Will probably be replacing a standard house circuit breaker with a surge
protector circuit breaker to provide protection for a furnace board that
seems to be pretty succeptible to lightning strikes (please see my previous
The furnace runs off a dedicated 15 amp line, protected by its own breaker
in the main house panel.
Apparently they come in two flavors.
One being the standard "surge protector," and the other type a "transient
voltage surge protector".
They both seem to be available incorporated into 15 amp circuit breakers
that fit in the main house panel box.
Which do I probably want ?
Why ? What are the differences re protection, etc. ?
If you've got a link or anything to show those items,
it might be possible to make some judgements. Any
surge protector is a "transient voltage" surge
suppressor, so why they'd have two different names
within one product line is interesting.
The two most important specs you want are the number of
joules of energy it can withstand, and the length of
time it can withstand that much power. There are other
relevant specs of course, but to get too far into them
here isn't relevant, IMO, without knowing more about
I'm offering to check them out because I've been
considering the same sort of thing too, but haven't
gotten too serious about it yet.
I'm sorry, much as I'd like to help, I don't open
attachments. Perhaps someone else will take a look for
you, but I cannot make exceptions.
Perhaps someone could put them on a web site for you
and then just post the URL here?
Surges are long duration events, with not that high of a voltage.
Transients are very fast very high voltage events. While some
protectors will do both, it's not necessarily so.
Lightning generates transients. Usually not surges.
Chris Lewis, Una confibula non set est
It\'s not just anyone who gets a Starship Cruiser class named after them.
Errr, that's sort of a generalization and not really
very descriptive? A transient voltage is a passing,
not permanent, voltage. In general, a surge is an
increase in the supplied voltage, yes, and may last for
several cycles or more. A transient voltage is really
one which appears and then is gone, its duration
generally being "short", but that's not very
descriptive either. It's "short" when compared to a
sixteenth of a second though, and then it becomes more
LIghtning originates transients, which may actually be
in the initial order of seconds of current flow. A
lightning strike is not a mS or a uS event; it's
actually many hundreds of transients all at once, which
can in turn have the effect of causing a "surge" after
it's gone against all the capacitive power factor
equipment on the lines and the inductive properties of
many transformers. Add to that the many expanding and
collapsing electrical fields along miles of wire and
you have a surge.
I used to use mains recorders and got to examine a lot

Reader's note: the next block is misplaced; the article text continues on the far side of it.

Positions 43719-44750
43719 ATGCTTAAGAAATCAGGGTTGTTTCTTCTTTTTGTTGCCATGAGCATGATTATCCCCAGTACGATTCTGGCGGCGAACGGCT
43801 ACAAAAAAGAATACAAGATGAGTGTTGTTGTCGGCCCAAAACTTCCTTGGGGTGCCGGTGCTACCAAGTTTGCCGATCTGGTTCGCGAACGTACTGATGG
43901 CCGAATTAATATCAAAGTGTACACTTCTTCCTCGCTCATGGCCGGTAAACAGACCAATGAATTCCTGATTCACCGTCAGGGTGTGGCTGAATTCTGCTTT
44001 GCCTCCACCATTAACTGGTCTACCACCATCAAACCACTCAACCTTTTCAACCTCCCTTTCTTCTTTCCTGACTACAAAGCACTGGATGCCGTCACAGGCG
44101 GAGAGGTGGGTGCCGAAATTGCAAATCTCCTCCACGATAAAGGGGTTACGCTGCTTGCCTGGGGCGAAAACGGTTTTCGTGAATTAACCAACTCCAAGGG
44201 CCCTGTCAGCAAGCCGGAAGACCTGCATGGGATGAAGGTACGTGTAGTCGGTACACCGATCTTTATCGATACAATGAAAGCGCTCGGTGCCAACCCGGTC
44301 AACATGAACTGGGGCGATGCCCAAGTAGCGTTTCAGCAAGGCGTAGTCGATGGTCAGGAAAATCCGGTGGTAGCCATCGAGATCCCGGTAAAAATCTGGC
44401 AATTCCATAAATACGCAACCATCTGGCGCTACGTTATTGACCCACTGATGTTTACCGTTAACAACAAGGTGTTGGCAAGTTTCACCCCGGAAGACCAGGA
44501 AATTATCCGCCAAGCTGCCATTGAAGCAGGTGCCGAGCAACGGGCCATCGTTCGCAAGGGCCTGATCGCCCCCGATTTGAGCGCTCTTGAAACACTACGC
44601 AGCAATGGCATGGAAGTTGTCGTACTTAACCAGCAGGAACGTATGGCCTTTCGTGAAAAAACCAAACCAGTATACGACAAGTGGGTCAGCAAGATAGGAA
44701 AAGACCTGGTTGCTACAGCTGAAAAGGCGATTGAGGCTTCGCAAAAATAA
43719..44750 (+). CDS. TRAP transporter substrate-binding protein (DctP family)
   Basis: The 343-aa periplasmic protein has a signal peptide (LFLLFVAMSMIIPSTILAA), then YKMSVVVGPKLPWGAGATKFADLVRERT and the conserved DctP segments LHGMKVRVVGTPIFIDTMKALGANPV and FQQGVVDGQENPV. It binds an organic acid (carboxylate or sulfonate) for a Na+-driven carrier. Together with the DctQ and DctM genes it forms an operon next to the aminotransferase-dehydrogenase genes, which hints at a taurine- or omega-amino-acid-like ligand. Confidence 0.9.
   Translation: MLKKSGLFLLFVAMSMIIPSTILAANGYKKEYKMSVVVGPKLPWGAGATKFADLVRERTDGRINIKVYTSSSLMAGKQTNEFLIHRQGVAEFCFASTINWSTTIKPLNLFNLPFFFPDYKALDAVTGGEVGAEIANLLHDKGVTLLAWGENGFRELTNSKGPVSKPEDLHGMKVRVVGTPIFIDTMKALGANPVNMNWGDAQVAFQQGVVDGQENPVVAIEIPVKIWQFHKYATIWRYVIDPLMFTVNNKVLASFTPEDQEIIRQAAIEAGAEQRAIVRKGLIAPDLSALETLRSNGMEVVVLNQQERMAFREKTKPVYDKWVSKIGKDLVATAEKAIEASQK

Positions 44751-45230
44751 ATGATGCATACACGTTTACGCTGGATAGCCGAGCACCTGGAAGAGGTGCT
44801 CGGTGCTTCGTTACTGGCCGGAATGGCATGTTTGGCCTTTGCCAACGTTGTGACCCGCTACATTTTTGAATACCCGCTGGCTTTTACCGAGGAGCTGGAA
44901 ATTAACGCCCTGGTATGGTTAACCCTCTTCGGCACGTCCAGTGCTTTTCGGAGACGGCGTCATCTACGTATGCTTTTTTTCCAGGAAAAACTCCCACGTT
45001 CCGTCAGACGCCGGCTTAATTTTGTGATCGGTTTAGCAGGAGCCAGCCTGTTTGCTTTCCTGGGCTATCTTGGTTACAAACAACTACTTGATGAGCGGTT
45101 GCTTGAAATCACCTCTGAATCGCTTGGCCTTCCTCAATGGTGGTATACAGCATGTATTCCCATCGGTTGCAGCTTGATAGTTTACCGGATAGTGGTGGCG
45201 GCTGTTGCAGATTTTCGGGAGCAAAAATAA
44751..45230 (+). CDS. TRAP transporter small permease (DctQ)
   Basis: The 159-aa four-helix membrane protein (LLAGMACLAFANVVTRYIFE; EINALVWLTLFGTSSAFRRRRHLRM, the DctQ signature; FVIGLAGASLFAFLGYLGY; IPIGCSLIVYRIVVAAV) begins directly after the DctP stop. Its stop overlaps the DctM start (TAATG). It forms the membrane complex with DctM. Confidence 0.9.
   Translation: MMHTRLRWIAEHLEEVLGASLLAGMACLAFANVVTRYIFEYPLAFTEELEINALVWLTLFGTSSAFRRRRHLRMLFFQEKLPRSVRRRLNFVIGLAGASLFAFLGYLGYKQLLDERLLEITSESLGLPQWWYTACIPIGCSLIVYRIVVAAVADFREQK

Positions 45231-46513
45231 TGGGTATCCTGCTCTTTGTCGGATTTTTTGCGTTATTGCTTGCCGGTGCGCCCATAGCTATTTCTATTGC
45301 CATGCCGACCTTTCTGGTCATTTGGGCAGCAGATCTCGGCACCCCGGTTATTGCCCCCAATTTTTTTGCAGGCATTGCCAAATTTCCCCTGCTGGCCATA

of lighting strikes in South Dakota where the power
lines aren't all that good and none of them were
underground. I recall one strike which created a 168
cycle long surge at the outlets; of over 400 volts peak
on a 330V reference, in one direction, and another set
of 4 second ringing that peaked at 3xx volts for about
three more seconds. THAT was a surge! <g>
You'll find, actually, that most "transient"
voltages, spikes or whatever you'd like to call them,
are generated from within the premises of a building
where they are a problem. It's interesting stuff.
Dunno why we're discussing this; memories, I guess.
I think they are the same thing but if there is a difference, I would expect
the transient one to react faster but not significantly different. To
compare, you want to look at the amount of energy they will absorb in the
event of a surge. This is usually in units of Joules if it is even listed.
It will protect you from a modist surge from a distant strike but probably
will fry if you get a direct strike. It's sacrifice may save something else
down the line though.
I got one that is the size of a double breaker and the model number was
listed on the inside sticker of the panel's door. I got it just for CYA
purposes cause we don't get much lightning here in SF bay area but surges
can happen when equipment fails during wind storms or car accidents with
utility poles. Hard to say if it ever did anything.
From an engineering POV, Transients are short duration events while surges
can last quite a bit longer but as long as they are temporary, can be called
transient as well.
First, it does now matter whether that circuit breaker
protector is on a furnace circuit or installed as a 20 amp
breaker for another circuit (on the same phase). Either
provides the same transient protection to that furnace. Or as
that Siemens app note says, "An electrical surge, whether it
is caused by electrical equipment or lightning, always seeks
ground. Any component between the source of the surge and
ground can be damaged."
IOW the protector inside that Siemens circuit breaker
connects as if just another light bulb - connects in parallel
- is not electrically located between a lightning cloud and
the furnace. The protector does not stop or block surges. It
Second, protector is not the open contacts of a circuit
breaker. That would be (futilely) stopping or blocking
transients. A 'whole house' protector inside that breaker
protects by 'shunting' a surge to earth ground. IOW the
internal protector operates independently of the circuit